When I say deal with the “second order” effects of deleveraging I mean, what plan is there once steel consumption falls further, capacity has continued to rise, and prices fall back from WMPs not trading steel products on commodity exchanges? They are unprepared for the legal system to handle bankruptcies, rise in NPLs, employment problems, and the list goes on. Do the same for most major sector creating their own second order list and they simply haven’t thought through those knock on effects.

The key part is that they are roughly 6 weeks into really pushing this across a wide range of debt sectors and the pain would be just beginning.  You have to think that Beijing is going to back down and turn the credit spigots flow once again. Commodities are falling like a lead balloon and real estate will be catching up here. If asset prices do not have the buoyancy bestowed from enormously loose credit markets, there will be a major fall across a range of asset classes. Not coincidentally, that is what we have seen in recent history and should expect a lot more if the deleveraging effort continues.

Ultimately, I believe Beijing will backtrack because they have no plan to manage the second order effects.

 

Trump’s China Framework:

I know I will probably take some heat for this but looking at Trump’s China policies right now it is difficult to point to concrete actions that are outside the realm of relatively traditional US foreign policy. There are three important caveats to this position. First, I am separating actual policies from the Tweeter in Chief.  Second, nor does this include aspects like the Kushner family selling visas in Beijing. Third, Trump is a high variance President so for many reasons this could all change quickly.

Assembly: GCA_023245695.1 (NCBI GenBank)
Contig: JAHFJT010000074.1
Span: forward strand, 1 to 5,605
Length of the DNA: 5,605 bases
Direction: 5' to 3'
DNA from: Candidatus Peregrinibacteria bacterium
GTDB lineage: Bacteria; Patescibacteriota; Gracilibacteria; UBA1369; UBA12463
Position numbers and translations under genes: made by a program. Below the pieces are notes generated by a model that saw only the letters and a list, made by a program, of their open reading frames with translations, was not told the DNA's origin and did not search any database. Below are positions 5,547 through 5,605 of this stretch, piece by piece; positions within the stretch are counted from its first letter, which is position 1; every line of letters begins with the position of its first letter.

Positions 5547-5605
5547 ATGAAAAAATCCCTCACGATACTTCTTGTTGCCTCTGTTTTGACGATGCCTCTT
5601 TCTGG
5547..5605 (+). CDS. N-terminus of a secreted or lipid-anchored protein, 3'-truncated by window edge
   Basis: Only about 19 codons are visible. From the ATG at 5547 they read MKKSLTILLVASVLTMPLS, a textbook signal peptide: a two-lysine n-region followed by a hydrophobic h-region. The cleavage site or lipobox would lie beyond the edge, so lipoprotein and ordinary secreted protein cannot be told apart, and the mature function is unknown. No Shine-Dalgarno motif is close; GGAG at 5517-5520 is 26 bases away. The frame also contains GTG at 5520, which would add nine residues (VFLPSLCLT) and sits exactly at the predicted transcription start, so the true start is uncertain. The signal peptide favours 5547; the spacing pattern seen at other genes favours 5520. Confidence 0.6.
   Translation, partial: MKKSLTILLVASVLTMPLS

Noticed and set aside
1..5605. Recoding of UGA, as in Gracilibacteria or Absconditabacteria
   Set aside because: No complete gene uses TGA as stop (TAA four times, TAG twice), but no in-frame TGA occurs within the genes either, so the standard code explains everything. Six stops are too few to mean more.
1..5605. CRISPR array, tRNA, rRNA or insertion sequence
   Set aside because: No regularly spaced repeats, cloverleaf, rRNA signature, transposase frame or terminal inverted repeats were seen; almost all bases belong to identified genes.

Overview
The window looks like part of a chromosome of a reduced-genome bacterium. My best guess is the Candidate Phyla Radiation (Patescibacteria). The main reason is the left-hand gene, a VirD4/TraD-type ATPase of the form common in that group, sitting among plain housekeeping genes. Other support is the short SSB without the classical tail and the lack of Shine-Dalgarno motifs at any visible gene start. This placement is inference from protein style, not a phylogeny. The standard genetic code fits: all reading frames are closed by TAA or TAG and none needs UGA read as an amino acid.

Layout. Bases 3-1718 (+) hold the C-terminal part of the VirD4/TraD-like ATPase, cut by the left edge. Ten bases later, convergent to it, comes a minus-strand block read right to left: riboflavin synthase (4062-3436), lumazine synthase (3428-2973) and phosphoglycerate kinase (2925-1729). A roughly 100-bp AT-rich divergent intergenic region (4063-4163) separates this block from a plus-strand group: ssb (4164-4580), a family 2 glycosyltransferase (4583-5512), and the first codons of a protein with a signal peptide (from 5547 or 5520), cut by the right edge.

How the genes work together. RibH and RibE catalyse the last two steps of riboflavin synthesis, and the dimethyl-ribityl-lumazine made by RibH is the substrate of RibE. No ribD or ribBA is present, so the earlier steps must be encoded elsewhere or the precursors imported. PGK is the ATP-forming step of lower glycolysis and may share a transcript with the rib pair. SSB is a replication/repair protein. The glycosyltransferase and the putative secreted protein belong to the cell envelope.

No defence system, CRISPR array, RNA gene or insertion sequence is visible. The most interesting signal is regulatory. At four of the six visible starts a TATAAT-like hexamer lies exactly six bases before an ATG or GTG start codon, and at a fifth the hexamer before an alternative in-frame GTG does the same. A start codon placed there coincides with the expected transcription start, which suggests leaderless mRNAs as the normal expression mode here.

However, if we look at actual policies implemented and the direction that his policies seem to be moving, it is very difficult to find evidence that he is outside the framework of traditional US foreign policy with China. It is even hard to see currently how anything Trump is doing is a significant break from the Obama or even potential Clinton administration would be pursuing.